Why people tend to have pale blue, brown or

 

Why
are albinos stigmatised in Africa?

 

Nelson
Mandela had stated wise quotes about discrimination and one of them it was
that: “No one is born hating another person because of the colour of his skin,
or his background, or his religion. People must learn to hate, and if they can
learn to hate, they can be taught to love, for love comes more naturally to the
human heart than its opposite.” However, in the same nation that was taught by
Nelson Mandela to extinct the barriers of the discriminatory regime known as
apartheid, there are several stigmas against albinos. In order to understand
whether this attitude is justified or not, it is necessary to look in some
details the scenario and the sociological theories about it.

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Albinos
are people who were born with albinism which is a genetic disorder caused by
the faulty of the genes that gives pigmentation to skin and hair colours, the
melanin. Consequently, people with albinism have a partial or total lack of
melanin, leaving them with physical characteristics different from the most
part of people such as white hair and pale skin. Albinism also might affect the
eyes because melanin is responsible for the develop of the retina which is the
thin layer cells located at the back of the eye. Hence, there are some possible
eye problems that are commonly linked to albinism. These are: poor eyesight,
astigmatism, photophobia, nystagmus, and squint. The
eye colour depends on the type of albinism, but albinos people tend to have
pale blue, brown or grey eyes. Albinos in Africa usually have darker coloured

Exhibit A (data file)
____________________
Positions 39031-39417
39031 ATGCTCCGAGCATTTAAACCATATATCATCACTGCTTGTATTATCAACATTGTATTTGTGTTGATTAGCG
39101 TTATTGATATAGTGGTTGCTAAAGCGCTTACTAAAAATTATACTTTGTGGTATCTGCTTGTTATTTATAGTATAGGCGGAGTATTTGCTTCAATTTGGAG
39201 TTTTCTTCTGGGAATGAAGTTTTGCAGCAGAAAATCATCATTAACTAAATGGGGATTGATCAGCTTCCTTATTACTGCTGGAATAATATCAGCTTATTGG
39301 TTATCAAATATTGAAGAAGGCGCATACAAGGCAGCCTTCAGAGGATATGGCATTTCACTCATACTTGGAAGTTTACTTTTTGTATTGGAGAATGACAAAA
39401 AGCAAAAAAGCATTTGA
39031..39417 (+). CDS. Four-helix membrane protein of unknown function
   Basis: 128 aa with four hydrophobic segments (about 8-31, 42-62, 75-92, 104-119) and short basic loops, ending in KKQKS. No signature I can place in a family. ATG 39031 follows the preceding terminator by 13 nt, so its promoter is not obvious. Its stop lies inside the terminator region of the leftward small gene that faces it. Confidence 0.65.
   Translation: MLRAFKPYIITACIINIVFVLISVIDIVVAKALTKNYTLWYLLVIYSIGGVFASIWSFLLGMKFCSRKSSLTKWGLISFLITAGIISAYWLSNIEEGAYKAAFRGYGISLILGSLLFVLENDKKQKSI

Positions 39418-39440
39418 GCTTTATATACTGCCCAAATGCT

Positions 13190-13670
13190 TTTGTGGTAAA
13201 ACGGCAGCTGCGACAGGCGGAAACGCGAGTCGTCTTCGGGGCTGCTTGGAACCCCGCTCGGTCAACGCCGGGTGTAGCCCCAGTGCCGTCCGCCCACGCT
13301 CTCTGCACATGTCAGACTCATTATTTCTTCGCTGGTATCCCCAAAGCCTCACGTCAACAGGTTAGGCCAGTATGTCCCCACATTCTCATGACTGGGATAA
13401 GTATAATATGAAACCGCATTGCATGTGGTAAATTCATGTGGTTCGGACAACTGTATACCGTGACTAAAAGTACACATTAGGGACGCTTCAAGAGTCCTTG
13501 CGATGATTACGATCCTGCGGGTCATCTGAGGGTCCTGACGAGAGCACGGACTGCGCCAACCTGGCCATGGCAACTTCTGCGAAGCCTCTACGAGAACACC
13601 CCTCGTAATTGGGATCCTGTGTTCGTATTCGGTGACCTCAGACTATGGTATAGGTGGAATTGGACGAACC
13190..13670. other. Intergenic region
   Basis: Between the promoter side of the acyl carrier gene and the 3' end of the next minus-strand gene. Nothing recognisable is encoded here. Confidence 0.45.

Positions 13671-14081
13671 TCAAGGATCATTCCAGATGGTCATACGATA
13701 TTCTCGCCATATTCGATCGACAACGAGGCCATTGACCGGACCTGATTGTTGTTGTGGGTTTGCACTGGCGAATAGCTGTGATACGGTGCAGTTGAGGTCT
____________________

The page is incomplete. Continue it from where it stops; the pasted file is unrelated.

eyes because of their ethnic group. Another problem that people with albinism
confront everyday it is the sun. The sun could be very prejudice to albinos
because the lack of melanin in their skin exposure them to get sunburn and skin
cancer. A study from the Bugando Medical Centre(BMC) Dermatology reports that
skin cancer is the major cause of albino’s death in African. The BMC studied a
large group of albinos who got skin cancer treatment in a hospital in Bugando
/Africa between March 2001 and February 2010. The study result shows:  13% of patients who got treatment at Bugando
Medical Centre(BMC) were Albinos, the male to female ratio was 1.5:1, the
median age of the patients were 30 years old, the median duration of the
illness was 24 months and the commonest reason for late presentation was
financial difficulties.

 

There
are different types of albinism but the two most commonly are the
Oculocutaneous albinism(OCA) and Oculocutaneous albinism 2(OCA2),
tyrosine-positive albinism, being the last one the most predominant type found in
the African Continent.

 Around the world, 1 in 17000 people are
albinos and Hong et al (2006) report that the prevalence as high as 1 in 1000
in some African countries.

The
stigmatisation against albinos in Africa has been occurring for decades. In
some part of African continent, those who are born with albinism have been
socially discriminated because it is widely believed that people with albinism
are not human instead they are creatures with healing powers and their limbs
can bring luck. This myth is mainly influenced by witch doctor in rural areas
of the continent. Therefore, many albinos are persecuted and murders, so their
bodies parts are dismembered to be sold. Last year, Amnesty International
stated: “The macabre trade is also fuelled by a belief that bones of people
with albinism contain gold, noting another belief is that sex with a person
with albinism can cure HIV”.

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